Public health experts are divided over whether the U.S. should add AstraZeneca's coronavirus vaccine to its arsenal, or let the rest of the world have it.
Why it matters: By the time the AstraZeneca vaccine is authorized for distribution, the U.S. may already have more than enough supply. Meanwhile, most of the world is still waiting for shots.
What we're watching: It will take another monthor so for the AstraZeneca vaccine to be available for use in the U.S., following the company's announcement yesterday that the two-dose regimen was 79% effective at preventing symptomatic illness.
- “The gap between supply and demand is closing considerably, and I think by the time we get to May, that gap will be closed," NIAID Director Anthony Fauci said.
- "At most, you’ll get a small percentage of Americans vaccinated with AstraZeneca, and it won’t speed up vaccinations, because by May, supply will not be the constraint," said Ashish Jha, the dean of public health at Brown University.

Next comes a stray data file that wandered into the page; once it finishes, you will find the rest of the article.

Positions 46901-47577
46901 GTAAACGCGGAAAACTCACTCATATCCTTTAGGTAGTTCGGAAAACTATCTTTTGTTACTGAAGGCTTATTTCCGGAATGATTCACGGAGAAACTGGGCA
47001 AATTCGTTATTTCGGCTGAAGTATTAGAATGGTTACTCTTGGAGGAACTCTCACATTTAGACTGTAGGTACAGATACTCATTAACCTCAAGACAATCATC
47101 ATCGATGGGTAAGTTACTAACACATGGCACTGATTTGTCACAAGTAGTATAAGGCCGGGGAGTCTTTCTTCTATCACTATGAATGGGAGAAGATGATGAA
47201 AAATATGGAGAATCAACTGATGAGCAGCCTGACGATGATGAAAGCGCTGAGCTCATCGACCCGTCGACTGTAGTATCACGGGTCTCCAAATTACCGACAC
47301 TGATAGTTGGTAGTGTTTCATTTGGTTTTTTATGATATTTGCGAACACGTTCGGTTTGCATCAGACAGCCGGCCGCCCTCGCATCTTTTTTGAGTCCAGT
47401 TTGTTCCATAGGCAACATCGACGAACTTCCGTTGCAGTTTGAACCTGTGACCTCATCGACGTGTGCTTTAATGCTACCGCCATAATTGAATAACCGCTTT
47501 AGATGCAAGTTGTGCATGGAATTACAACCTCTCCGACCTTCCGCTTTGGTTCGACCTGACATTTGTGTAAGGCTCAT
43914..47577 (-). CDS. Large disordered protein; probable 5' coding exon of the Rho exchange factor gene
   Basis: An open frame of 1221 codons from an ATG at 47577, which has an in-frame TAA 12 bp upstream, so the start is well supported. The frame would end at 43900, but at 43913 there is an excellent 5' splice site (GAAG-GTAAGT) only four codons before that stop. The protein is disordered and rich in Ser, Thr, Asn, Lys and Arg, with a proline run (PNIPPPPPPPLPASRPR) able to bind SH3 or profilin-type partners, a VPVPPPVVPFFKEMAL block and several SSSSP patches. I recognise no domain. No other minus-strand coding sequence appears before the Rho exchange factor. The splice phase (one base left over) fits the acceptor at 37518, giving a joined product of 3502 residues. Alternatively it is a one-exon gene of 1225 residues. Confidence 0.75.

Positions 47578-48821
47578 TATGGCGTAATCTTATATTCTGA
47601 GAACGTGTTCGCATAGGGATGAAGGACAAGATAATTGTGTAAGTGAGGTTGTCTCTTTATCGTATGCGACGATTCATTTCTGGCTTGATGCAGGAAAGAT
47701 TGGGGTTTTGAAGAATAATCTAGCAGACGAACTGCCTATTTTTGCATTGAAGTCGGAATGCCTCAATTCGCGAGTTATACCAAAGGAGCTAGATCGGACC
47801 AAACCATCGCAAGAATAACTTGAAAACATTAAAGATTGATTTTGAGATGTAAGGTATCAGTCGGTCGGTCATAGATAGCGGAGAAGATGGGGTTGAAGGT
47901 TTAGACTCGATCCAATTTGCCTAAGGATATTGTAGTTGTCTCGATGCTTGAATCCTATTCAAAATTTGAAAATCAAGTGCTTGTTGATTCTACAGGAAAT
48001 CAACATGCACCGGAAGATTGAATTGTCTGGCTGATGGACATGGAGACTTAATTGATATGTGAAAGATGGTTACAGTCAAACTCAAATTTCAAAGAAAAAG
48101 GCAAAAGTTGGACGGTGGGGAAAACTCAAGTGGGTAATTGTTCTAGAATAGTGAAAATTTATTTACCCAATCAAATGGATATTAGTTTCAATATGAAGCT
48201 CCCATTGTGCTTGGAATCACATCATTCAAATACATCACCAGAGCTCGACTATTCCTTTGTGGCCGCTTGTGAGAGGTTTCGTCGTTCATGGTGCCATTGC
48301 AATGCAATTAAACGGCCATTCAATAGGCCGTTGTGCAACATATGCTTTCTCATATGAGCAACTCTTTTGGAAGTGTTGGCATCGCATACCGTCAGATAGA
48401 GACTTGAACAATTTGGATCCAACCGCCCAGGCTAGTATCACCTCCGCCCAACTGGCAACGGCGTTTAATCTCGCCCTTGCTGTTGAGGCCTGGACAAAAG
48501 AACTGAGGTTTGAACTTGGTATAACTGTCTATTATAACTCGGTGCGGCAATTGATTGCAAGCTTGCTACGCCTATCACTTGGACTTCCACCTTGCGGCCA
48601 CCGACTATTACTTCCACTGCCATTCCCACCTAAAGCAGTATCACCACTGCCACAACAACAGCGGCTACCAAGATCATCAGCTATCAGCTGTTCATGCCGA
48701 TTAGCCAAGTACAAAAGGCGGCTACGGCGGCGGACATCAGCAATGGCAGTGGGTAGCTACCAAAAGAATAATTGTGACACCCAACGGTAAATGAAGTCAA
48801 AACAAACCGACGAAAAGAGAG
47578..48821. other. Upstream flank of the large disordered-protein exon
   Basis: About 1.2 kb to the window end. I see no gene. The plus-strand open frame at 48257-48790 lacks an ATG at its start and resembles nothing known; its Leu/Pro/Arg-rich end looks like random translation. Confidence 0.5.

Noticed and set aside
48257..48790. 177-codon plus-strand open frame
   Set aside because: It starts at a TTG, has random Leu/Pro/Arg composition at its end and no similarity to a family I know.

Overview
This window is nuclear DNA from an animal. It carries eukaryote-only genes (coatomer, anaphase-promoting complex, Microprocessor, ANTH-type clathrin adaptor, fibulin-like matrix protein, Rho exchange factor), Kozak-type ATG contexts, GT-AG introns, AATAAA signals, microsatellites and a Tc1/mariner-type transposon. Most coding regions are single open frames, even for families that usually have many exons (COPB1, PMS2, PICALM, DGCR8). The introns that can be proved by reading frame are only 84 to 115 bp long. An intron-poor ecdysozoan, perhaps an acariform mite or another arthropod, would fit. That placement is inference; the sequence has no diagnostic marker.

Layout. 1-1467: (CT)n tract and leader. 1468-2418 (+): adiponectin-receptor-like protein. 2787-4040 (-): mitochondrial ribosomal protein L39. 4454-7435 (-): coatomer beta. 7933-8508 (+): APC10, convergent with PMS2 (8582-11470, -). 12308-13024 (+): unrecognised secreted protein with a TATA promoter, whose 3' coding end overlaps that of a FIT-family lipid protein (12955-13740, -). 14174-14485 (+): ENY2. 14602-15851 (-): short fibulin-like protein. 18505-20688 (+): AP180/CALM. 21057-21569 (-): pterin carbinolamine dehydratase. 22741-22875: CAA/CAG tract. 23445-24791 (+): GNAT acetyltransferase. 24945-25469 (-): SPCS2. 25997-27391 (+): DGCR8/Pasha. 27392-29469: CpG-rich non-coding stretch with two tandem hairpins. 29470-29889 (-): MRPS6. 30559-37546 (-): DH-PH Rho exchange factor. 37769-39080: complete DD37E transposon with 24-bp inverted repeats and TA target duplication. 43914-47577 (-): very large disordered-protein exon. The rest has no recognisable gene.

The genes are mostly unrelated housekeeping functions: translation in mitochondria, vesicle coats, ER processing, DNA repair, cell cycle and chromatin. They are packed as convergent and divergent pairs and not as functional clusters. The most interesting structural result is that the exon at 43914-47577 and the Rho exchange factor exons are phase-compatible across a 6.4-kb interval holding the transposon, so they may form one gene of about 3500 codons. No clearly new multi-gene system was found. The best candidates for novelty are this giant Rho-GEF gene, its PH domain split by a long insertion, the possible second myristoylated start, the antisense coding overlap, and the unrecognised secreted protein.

The other side: Angela Rasmussen, a virologist with Georgetown's Center for Global Health Science and Security, said she thinks the AstraZeneca vaccine will be useful in rural parts of the country where cold storage is a challenge.
The big picture: Monday's announcement is good news for the rest of the world, which is relying heavily on the AstraZeneca vaccine.
- Previous clinical trial data has been messy, and confidence in the vaccine may have been eroded recently by unsubstantiated concerns that it causes blood clots.
- The higher-than-expected efficacy avoids a “two tiered system," Jha said, in which less developed countries would receive a mediocre vaccine.
- And a stamp of approval from the Food and Drug Administration could help rebuild global trust in the vaccine.
Go deeper: Biden's next challenge: Vaccine diplomacy